When the sword is mightier than the pen’
When is freedom of expression no longer free? When you cannot be held accountable for it.
Almost two years ago, The Royal Gazette revised policy on Letters to the Editor whereby we discontinued the practice of allowing our local readers, and those from farther afield, “freedom” to pen attacks of a personal, political or business nature while using a pseudonym. Although this decision meant a slight decrease in submitted letters, the level of discourse improved exponentially and this newspaper profited reputationally as a result.
Today we go one step farther in that pseudonyms, or pen names, will no longer be accepted for letters of any sort. This is undoubtedly a blow to the well-intentioned — anonymous Good Samaritans, if you will — but in taking this decision, all manner of ambiguity that evolved post-November 2015 is removed.
It is essential that we have a clear policy where no double standards can be inferred or accusations of favouritism levelled with any surety.
The move puts us in step with most serious papers around the world, even those whose readership or reach is similar in size to Bermuda’s. The moral being: serious papers publish serious letters submitted by serious writers who are bold and confident enough to stand by what they write.
Those who think this a step too far — and one valued letter writer has already signalled that it would be the end for him as a contributor if he lost his pen name — use, among others things, the threat of retribution as a reason to stick with the status quo.
But if Bermuda, post-Election ’17, is to heal from the many divisions of the past and plot what some might consider a utopian future where the social classes are melded into one, we have to start somewhere.
Among the most scathing of frontline media in its explanation for doing away with pen names was The Washington Post. “Our reasoning is that readers have a right to know who is speaking to them, and writers need to take responsibility for what they say,” Fred Hiatt, a Post page editor, said.
“There are many understandable reasons people may have to want to keep their identities private. At the same time, there’s no inherent right to be published on an op-ed or letters page.”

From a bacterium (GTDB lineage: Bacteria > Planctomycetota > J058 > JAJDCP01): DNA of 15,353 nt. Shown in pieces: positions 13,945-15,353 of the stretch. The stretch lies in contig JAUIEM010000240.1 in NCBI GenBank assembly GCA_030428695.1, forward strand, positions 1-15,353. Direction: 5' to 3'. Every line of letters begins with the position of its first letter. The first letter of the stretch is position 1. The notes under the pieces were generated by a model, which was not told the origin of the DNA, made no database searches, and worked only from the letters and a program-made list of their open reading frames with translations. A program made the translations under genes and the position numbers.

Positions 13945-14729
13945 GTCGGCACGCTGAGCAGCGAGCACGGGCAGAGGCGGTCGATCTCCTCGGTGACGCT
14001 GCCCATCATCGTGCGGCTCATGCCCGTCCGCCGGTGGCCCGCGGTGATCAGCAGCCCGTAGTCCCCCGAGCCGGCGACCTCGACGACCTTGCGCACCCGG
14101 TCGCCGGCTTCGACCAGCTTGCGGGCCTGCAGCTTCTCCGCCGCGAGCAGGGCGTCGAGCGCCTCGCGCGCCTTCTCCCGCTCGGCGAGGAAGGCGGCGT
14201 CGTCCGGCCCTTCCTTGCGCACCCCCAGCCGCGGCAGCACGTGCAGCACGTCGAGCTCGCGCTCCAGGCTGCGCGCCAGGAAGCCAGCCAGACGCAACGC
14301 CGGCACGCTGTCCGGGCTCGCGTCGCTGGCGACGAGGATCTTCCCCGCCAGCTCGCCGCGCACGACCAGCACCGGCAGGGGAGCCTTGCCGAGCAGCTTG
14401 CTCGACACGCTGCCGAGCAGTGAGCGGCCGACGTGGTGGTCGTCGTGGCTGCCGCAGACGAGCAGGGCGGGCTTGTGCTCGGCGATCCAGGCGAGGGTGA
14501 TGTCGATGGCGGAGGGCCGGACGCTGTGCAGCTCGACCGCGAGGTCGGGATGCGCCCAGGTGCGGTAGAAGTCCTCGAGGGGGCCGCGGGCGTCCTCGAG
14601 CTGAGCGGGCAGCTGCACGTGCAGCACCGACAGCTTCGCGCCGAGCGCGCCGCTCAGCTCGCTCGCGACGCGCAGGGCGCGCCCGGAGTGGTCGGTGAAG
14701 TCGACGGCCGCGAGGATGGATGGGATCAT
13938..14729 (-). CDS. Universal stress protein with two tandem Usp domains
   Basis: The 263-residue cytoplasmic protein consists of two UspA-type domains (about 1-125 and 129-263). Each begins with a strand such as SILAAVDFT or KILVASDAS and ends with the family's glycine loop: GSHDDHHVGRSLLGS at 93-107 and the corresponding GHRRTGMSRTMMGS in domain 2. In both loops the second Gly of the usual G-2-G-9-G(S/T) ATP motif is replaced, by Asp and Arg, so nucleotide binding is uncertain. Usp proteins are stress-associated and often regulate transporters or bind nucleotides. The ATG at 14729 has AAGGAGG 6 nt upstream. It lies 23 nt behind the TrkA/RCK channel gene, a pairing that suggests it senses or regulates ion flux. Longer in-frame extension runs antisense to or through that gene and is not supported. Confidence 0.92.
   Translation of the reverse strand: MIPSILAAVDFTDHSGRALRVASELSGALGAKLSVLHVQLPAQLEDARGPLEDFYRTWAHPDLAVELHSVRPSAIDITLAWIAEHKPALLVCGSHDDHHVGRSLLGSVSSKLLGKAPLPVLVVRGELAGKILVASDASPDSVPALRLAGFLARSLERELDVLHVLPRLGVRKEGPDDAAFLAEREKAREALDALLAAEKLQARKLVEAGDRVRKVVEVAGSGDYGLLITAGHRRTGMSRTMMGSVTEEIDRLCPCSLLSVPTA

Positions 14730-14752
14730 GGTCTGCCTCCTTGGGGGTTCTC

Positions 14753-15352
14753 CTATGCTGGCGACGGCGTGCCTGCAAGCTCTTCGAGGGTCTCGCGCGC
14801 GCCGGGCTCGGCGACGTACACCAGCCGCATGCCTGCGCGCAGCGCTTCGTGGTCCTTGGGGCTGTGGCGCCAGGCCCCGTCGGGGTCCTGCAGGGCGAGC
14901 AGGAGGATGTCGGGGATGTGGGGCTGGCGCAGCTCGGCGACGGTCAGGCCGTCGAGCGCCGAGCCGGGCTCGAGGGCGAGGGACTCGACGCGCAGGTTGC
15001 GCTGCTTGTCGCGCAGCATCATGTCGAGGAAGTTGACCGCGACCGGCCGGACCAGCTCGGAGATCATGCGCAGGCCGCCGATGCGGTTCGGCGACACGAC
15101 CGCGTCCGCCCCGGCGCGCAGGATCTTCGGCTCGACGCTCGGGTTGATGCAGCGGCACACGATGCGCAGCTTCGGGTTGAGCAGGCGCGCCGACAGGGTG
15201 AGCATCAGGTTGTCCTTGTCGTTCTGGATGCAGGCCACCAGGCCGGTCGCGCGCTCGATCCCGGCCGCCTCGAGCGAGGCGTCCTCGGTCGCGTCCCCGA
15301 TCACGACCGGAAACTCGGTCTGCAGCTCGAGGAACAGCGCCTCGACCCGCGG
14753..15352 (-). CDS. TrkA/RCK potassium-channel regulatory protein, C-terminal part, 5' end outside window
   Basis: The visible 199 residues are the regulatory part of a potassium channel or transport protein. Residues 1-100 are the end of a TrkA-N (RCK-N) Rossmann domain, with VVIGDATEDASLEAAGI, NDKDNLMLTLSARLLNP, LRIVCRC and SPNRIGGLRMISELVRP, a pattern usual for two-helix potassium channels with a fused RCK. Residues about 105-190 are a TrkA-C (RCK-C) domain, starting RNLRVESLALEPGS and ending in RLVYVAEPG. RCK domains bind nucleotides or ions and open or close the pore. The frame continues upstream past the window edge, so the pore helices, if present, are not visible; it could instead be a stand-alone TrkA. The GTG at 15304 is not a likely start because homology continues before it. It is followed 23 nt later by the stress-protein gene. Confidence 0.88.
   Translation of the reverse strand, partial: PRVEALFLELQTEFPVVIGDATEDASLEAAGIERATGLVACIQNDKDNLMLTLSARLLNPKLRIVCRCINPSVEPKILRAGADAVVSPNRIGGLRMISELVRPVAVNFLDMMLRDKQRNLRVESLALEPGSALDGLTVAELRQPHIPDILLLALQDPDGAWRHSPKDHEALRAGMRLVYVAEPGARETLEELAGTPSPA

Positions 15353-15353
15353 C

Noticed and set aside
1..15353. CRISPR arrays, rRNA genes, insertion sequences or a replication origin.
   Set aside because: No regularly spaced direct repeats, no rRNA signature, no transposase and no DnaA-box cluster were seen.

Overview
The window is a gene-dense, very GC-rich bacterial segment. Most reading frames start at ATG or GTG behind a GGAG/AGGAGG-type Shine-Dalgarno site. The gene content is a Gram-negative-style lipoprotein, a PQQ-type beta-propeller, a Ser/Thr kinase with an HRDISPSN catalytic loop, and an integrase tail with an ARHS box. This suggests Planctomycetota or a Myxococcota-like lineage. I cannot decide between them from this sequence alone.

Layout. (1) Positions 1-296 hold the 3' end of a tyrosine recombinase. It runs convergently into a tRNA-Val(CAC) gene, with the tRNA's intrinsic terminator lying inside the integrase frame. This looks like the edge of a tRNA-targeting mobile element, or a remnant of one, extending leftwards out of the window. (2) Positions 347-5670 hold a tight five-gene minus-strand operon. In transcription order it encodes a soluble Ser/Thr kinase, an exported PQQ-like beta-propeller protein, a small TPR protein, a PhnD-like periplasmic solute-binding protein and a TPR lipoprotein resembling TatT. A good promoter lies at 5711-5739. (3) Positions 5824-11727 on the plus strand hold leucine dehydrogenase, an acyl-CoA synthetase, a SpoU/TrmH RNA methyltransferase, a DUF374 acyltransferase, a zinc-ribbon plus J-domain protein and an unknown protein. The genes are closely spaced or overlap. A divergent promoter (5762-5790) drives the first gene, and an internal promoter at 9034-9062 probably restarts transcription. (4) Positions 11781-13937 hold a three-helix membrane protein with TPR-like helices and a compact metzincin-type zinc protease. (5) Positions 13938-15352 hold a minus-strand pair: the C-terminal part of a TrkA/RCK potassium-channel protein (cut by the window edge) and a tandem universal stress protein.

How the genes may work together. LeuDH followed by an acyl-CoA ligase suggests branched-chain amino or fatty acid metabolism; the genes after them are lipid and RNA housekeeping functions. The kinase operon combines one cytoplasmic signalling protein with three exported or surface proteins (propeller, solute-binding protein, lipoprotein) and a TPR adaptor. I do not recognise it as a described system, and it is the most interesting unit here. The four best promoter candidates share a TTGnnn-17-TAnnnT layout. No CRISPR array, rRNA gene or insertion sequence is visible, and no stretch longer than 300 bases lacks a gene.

And that is it in a nutshell. Are any rights being infringed upon? We do not believe so. Rather we welcome open discourse in the letters page and through commenting, where admittedly controls are more relaxed but not for the lack of trying.
Restricting the website to genuinely named users is the final frontier in the war against those who troll, incite and bring about the premature end of conversation.
Glenn Chase, a resident of Warwick at the time, longed for this day when he wrote a letter to the editor five years ago in November and it bears repeating here:
“Dear Sir, I am grateful that you have considered and subsequently published my letters recently in The Royal Gazette. I regard myself as a man of principle and honesty; particularly to issues that concern my fellow beings, that truth should prevail in all circumstances. To that end, one should stand by one’s convictions. A man/woman who ‘stands for nothing, will fall for anything’. My concern is that apparently some members of our community lack the intestinal fortitude to publicly sign/autograph their values or opinions (re: Letters to the Editor). Why is that? Could it be shame or guilt? Or, are they disingenuous in their mission/motive? Are they preoccupied with the opinion of others? I encourage others not to ‘hide’ behind aliases, believe in what you believe in, to stand firm in whatever passion, belief, philosophy and ideology you hold dear to your heart.”
We apologise to Mr Chase and those who have suffered in silence that it took this long to remove the cloak of anonymity and give a valuable medium that much more credibility.
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